Computers and the Internet won’t solve the problems. Stability, political reform, stable infrastructure, education, and health care are where the solutions can be found. The goal of having what the US and other Western nations have is a worthy one, but not a realistic one if the expectation is that it will happen within the next two years. The goal of progress and stability, though, is within reach for many of the nations that haven’t yet completely failed. It’s also a goal that is in the United States’ interest to support both in the hopes of continuing to have a constructive hand in guiding the development of third world nations and in the hopes of avoiding another Afghanistan--that is, a completely failed nation that plays easy host to terrorists.

Read the story.

Update: John Hays kindly references this post. Thank you very much.

Trackback Policy

After two weekends of a fun deluge of weekend spam (limited only by the fact that I was only allowing up to three trackbacks per hour), I’m reverting to the super-secret-special code trackback method. Otherwise I’m afraid that this site will be drowning in spam.

While I am, on the main, thrilled with ExpressionEngine, I do wish that it handled trackbacks better than it does. Using the super-secret-special code, it’s pretty rare for trackbacks to come through. Unfortunately, I don’t have the time or energy to deal with hunting down and deleting so many individual instances of trackback spam.

So, here’s the trackback policy for ResurrectionSong.

  1. Trackbacks that link to a site or a post that do not actually reference the post on ResurrectionSong will be deleted.
  2. If you have linked to a story and the trackback doesn’t show up here, please send an email to zombyboy -at- resurrectionsong -dot- com. I will generally try to add a link back to your piece, although if you send the email between Friday afternoon and Sunday morning, I might be less than responsive. Apologies, but I like having a day and a half off each week.
  3. Just linking to the permalink URL will not result in a trackback. You have to ping the trackback URL for the trackback to show up. It will look something like this:


    Where 246 is the post number and the 8 letters at the end are a random string that can only be used once in a trackback on that post.

Later today or tomorrow, I’ll be linking this policy post to the site so that it will always be available and I’ll be adding the trackback URL to the permalink page on the site. I apologize for the change, but in the never-ending war on spam, this is the best possible solution for the site.

Update: See what I mean? It didn’t work for Bryan. Stoopid decoder ring…

Sunday, April 24, 2005

Go, Nuggets (Update)

The 11-2 run by the Nuggets at the end of the first half was a beautiful run.

It’s nice to see them competitive in an away game in the playoffs, and it would be even better to see them win a series. I can’t, in honest, remember the last time I watched them win a playoff series.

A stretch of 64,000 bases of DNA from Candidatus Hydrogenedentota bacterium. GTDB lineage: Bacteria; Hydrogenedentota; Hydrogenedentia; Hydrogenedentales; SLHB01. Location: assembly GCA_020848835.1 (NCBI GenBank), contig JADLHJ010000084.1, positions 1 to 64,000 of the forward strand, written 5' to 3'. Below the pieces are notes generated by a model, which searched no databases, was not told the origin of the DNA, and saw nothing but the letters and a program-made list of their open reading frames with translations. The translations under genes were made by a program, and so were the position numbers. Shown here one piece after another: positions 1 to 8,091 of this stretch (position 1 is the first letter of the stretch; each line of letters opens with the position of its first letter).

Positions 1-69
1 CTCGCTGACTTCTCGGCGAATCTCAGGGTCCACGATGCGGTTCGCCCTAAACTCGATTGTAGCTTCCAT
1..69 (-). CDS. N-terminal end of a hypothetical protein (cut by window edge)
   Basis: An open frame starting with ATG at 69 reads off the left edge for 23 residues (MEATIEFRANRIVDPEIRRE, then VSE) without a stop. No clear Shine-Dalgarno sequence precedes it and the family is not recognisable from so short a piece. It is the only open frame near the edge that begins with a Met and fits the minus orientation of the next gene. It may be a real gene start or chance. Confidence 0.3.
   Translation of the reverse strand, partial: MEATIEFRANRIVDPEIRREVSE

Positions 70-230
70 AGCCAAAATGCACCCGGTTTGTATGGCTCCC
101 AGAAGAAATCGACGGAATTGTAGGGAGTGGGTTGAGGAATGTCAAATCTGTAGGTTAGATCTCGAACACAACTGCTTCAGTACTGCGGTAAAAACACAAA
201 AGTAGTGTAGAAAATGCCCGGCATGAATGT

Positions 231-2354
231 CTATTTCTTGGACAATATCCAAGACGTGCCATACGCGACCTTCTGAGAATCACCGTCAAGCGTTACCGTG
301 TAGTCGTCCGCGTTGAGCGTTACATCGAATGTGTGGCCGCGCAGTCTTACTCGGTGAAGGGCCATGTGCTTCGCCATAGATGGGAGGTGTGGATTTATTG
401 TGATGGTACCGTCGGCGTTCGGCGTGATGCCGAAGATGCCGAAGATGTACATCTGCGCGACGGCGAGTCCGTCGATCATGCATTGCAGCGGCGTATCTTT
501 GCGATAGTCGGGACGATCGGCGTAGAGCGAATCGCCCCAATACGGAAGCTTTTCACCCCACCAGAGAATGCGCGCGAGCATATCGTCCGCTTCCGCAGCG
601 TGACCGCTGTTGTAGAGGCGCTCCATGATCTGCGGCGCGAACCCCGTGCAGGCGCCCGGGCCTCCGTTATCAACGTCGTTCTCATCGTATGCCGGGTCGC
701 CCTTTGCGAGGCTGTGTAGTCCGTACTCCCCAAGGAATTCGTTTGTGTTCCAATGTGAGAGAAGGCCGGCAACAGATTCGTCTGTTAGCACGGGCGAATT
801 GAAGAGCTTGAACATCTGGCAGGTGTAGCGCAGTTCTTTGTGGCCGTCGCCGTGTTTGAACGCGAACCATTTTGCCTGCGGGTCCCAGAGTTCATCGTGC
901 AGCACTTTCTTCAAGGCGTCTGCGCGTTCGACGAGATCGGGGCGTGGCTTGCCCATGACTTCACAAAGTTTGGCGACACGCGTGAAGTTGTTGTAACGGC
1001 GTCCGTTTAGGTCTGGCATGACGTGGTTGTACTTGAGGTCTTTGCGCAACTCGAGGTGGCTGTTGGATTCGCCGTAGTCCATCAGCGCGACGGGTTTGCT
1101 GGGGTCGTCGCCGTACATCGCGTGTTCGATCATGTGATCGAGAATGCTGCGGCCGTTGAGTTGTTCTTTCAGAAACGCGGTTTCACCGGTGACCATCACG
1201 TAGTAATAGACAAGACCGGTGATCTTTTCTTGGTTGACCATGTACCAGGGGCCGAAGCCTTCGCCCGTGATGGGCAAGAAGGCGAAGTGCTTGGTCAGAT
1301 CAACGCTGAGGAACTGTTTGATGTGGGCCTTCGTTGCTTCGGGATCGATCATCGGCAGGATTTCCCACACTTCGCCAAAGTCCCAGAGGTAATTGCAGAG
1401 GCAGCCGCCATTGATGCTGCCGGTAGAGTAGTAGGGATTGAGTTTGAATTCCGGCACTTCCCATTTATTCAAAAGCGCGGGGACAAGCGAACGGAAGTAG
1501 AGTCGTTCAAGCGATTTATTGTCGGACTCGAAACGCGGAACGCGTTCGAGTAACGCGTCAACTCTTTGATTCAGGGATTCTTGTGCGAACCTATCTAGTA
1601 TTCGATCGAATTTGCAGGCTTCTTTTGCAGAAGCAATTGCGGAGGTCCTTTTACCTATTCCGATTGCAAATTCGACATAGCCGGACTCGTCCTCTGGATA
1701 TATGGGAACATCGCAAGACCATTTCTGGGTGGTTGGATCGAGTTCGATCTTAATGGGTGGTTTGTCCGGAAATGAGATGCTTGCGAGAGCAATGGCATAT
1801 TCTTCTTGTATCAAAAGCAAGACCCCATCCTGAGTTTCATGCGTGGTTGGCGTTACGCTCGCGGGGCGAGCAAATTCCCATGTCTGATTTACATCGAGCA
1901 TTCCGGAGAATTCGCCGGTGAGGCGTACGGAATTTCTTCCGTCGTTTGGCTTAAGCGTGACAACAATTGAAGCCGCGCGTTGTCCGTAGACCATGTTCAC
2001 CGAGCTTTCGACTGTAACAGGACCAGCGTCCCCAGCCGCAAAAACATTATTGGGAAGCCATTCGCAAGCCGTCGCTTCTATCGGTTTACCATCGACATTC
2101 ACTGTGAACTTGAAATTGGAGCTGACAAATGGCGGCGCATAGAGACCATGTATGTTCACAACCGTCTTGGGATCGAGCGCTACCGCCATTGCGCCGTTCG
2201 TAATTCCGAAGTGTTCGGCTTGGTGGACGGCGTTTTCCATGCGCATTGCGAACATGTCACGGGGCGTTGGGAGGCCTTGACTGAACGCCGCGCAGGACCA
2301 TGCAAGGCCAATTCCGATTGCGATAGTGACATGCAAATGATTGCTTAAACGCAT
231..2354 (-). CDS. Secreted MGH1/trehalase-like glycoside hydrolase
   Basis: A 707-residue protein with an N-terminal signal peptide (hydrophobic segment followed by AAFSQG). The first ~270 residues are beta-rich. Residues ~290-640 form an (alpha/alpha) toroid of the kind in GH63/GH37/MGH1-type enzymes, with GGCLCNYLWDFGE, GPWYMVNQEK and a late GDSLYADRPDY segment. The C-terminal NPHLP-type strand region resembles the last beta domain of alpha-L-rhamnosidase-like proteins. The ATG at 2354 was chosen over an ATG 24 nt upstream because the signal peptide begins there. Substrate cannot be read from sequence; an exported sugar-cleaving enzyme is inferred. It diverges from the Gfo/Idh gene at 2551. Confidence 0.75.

So, yeah, go nugs.

Update: The Nuggest just took game one in San Antonio. There’s no reason to get too excited since they need to get four wins to move on, but this was a great, gritty effort from the Nuggets. They stayed in the game up until the last eight minutes and then stepped up to take the game during that last bit of the game.

Neither team looked particularly good in that last eight minutes with very few shots dropping in either direction, but it looked to me like San Antonio just got a little tired trying to keep up with pace that the Nuggets tried to push through the whole game. A lot of tired players at the end of this one.

Good basketball.

Firefox is “Special”

Is there a better web browser out there than the Internet Explorer that 90% of the surfing world uses? Of course there is, otherwise I wouldn’t have asked. Several excellent alternatives are Firefox and Opera. There are others, but these are the 2 main IE contenders. Some who have tried IE alternatives claim there’s nothing special about Firefox and the others, and ask, why change?

Read the Rest...

Friday, April 22, 2005

Appropriate Response?

That’s a load of crap.

I’m half surprised they didn’t break out the Taser…

On Bolton (No, Not the “No Talent Ass Clown")

The choice between the GOP and the Democrats these days is a meaningful one. Admittedly, when it comes to size of government and spending issues, it feels like the difference is merely between worse and worserer.

At least the GOP admits that there is a real and growing problem with both Social Security and Medicare; the Democrats just see any changes that don’t involved increased spending and coverage as some quick ride directly back into the middle ages. On the other hand, there seems to be no one at the top willing to put a dent in the deficit.

But then there’s foreign policy.